Former NSA Commander Under Trump Obama Asked About Julian Assange’s Future l SBS News

The former head of the US National Security Agency has faced questions about calls for the Australian government to intervene in the pending extradition of Julian Assange.
UK Home Secretary Priti Patel last month approved the extradition of the Wikileaks founder to the United States, where he is wanted on 18 charges, including espionage and hacking.
Lawyers for the 50-year-old Australian said that if found guilty, he could face up to 170 years in prison. American lawyers said he likely faces four to six years in prison.
intervene to prevent the transfer of Mr. Assange to the US.
Speaking Friday at the National Press Club, former four-star Admiral Michael Rogers, who led the National Security Agency and US Cyber ​​Command under Presidents Barack Obama and Donald Trump, was asked about his take on such an ally request. .
“There is a group of federal MPs from the government, the opposition and the cross-bench who are calling on the Australian government to formally ask the US to drop charges against Julian Assange,” Anna Henderson, chief political correspondent for SBS World News, said.
“How do you feel about the risks and challenges involved for a foreign government to make such a request for an ally? And do you think the US will consider it at this point, given your past?”

Admiral Rogers said that the Allies “shouldn’t feel constrained”.

Former National Security Agency Chief Admiral Michael Rogers speaks in Canberra.

Former US National Security Agency Chief Admiral Michael Rogers speaks to the National Press Club in Canberra on July 22, 2022. Source: A MONKEY / LUKAS KOCH

“If you decide that it is in the interests of your nation, you don’t necessarily have to feel constrained,” he said.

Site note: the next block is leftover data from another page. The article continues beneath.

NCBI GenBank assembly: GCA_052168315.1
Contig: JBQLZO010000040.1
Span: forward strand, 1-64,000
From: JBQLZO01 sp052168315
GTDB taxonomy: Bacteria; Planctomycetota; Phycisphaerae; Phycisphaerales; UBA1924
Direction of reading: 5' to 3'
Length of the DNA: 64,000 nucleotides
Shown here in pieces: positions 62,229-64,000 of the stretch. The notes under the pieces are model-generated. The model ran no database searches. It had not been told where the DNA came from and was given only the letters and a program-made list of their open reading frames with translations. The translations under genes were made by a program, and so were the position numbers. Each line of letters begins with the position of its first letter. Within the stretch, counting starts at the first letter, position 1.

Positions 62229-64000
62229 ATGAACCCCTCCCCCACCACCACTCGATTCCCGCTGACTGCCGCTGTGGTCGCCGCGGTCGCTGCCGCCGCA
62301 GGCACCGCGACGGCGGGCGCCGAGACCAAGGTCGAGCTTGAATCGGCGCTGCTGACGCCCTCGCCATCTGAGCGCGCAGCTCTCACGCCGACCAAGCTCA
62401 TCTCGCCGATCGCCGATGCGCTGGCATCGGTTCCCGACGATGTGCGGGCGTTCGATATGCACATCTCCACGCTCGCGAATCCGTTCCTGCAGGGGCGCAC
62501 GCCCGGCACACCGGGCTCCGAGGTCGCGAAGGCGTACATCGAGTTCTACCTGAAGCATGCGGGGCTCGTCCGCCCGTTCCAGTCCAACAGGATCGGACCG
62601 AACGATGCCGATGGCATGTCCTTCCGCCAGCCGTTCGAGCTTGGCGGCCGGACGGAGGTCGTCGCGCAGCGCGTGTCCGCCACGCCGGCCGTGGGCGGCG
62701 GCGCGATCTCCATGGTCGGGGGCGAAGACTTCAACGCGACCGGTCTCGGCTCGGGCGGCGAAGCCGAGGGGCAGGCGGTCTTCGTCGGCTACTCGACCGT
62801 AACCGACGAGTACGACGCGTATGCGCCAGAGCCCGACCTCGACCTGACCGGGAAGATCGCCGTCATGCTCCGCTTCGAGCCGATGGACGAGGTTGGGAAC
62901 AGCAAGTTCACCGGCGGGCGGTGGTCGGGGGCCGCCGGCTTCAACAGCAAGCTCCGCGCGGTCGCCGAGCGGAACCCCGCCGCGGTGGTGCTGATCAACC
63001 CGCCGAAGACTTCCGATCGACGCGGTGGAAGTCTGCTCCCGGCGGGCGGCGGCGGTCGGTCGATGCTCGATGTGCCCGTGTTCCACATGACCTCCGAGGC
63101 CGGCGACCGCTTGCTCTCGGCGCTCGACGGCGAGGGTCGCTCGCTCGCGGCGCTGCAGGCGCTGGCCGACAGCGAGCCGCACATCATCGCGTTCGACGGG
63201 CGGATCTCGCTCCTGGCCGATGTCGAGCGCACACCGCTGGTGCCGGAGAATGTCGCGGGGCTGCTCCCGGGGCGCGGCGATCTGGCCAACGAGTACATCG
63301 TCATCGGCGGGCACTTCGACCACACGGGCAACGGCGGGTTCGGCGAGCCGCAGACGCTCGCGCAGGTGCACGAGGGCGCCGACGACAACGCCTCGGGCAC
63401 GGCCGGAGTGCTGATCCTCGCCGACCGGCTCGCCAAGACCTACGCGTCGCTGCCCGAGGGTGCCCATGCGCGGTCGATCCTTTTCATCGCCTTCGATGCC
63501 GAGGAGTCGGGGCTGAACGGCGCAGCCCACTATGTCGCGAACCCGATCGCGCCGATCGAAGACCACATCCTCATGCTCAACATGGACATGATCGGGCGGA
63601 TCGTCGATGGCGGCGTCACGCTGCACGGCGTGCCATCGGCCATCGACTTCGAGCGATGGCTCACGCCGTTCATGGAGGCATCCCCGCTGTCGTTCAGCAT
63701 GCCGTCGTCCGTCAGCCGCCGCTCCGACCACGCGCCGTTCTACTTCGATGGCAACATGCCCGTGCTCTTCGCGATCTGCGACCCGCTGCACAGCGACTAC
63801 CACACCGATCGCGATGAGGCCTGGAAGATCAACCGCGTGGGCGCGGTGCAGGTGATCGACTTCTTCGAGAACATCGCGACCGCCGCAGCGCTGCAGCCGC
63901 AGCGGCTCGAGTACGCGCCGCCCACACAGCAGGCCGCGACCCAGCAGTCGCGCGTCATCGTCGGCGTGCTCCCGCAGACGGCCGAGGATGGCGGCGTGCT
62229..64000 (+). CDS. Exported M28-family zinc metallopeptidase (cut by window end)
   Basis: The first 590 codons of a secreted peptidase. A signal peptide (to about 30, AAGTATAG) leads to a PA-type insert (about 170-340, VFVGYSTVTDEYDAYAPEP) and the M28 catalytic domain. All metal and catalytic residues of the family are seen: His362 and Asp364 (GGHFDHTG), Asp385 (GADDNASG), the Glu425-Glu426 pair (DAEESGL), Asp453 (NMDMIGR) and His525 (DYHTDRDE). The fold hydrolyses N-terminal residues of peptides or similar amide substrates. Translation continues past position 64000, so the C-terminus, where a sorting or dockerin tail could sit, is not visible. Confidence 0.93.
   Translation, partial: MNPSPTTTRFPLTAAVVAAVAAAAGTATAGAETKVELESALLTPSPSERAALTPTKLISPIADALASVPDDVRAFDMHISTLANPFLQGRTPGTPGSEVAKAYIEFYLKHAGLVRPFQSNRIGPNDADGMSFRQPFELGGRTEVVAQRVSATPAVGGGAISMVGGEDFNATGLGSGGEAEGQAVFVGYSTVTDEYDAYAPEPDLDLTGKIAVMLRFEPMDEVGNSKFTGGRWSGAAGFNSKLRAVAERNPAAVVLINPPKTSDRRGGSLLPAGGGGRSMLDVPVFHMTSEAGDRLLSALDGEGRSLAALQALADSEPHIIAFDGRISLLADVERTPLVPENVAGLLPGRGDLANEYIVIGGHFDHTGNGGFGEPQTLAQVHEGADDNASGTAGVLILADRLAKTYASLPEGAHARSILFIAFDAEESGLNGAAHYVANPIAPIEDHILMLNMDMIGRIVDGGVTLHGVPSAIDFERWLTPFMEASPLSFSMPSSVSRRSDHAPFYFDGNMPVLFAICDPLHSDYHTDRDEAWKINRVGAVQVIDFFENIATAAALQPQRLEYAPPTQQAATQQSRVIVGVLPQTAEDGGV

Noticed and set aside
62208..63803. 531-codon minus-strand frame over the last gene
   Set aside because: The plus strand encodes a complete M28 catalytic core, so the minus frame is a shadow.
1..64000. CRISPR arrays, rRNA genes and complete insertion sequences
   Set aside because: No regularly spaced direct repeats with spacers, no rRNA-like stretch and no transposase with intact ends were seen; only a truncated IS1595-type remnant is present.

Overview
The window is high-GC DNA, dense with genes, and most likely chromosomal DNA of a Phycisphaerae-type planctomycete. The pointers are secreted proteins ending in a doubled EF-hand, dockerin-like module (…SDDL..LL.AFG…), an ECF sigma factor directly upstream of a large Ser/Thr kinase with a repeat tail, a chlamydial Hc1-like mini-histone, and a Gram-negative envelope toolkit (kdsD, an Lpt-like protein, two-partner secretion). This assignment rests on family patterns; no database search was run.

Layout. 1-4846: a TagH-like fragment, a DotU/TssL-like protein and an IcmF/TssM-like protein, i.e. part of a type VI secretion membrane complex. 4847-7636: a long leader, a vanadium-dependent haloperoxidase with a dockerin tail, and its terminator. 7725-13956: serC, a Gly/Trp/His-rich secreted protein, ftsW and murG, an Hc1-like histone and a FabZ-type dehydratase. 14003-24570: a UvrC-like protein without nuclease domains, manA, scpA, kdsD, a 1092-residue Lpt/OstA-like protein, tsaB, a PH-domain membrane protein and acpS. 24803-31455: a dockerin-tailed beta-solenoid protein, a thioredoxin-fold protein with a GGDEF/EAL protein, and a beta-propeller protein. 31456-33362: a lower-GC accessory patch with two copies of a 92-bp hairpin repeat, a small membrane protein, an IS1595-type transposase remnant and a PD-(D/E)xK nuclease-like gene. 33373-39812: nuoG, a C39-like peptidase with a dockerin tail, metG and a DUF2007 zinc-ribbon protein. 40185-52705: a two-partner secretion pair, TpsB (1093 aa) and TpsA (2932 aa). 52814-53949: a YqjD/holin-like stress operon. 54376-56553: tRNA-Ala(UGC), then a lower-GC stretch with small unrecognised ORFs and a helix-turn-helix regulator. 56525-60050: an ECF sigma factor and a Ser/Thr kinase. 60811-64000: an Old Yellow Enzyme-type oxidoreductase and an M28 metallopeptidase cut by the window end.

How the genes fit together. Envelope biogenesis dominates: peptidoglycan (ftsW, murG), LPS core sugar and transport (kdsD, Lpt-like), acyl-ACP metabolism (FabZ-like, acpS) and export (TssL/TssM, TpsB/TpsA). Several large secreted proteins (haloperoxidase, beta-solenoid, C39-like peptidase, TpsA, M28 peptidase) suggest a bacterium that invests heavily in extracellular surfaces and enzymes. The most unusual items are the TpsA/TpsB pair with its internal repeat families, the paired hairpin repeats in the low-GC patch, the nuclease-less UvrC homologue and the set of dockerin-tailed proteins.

“For example, we went to the UK and said: look, we [The United States] believe that he should be extradited. They might say, “This is problematic for us.” Or they might say, “Why are you asking me?” … That did not happen. We’ve made a request. It went through their process.”

Admiral Rogers added that he believes “every person is given due process”.
“That’s right for him. And I accept it. I believe in it because I think it makes us stronger as a society.
“But I also believe in the importance of accountability. So he needs time to present his arguments. And we’ll see what the court thinks.”
This was stated by Prime Minister Anthony Albanese.

But he said he would also not be pressured to intervene publicly, opting instead to resolve the matter through diplomatic channels.

“There are some people who think that if you write something in capital letters on Twitter and put an exclamation mark, it somehow makes it more important. It’s not like that,” Mr. Albanese said last month.
Former Attorney General George Brandis also

AUKUS should be an “engine of innovation”

Speaking to the National Press Club on Friday, Admiral Rogers said the US, UK and Australia need to use the AUKUS trilateral alliance to create a fundamental shift in the nations’ capabilities as America’s technological superiority lags behind.
“We are not optimized for the 21st century world. All the structures in the US that we have built reflect a time when the US was a leader in technology,” he said.
“AUKUS is much more than just an acquisition.

“We need to make AUKUS an engine of innovation. We should not use it to reinforce the status quo. We should use it as a means to increase the potential outcome using a variety of approaches.”

Admiral Rogers also called for greater technology sharing in light of Canberra’s acquisition of nuclear submarines through AUKUS.
“The undersea area is perhaps the only area, from a US perspective, where we believe we have and can maintain superiority,” he said.
“We have been very cautious about sharing technology in this environment because we believe that this is a major military and operational advantage for us.
“If we are willing to share this kind of technology with Australia, can you explain why we have all these other restrictions on things that are much less dangerous for me?”
Leading up to the speech, Admiral Rogers said ABC’s reprioritization has also led to a renewed turnaround in the Indo-Pacific.
“For a long time, especially after 9/11, the US has been fighting a counter-terrorism problem that has not been centered in the Indo-Pacific region,” he said.
“This focus required resources, time, attention, bandwidth decisions of the leaders. We have shifted that focus.

“But we have to recognize that circumstances have changed. The Indo-Pacific remains the cornerstone of the future for this world and we must be fully integrated.”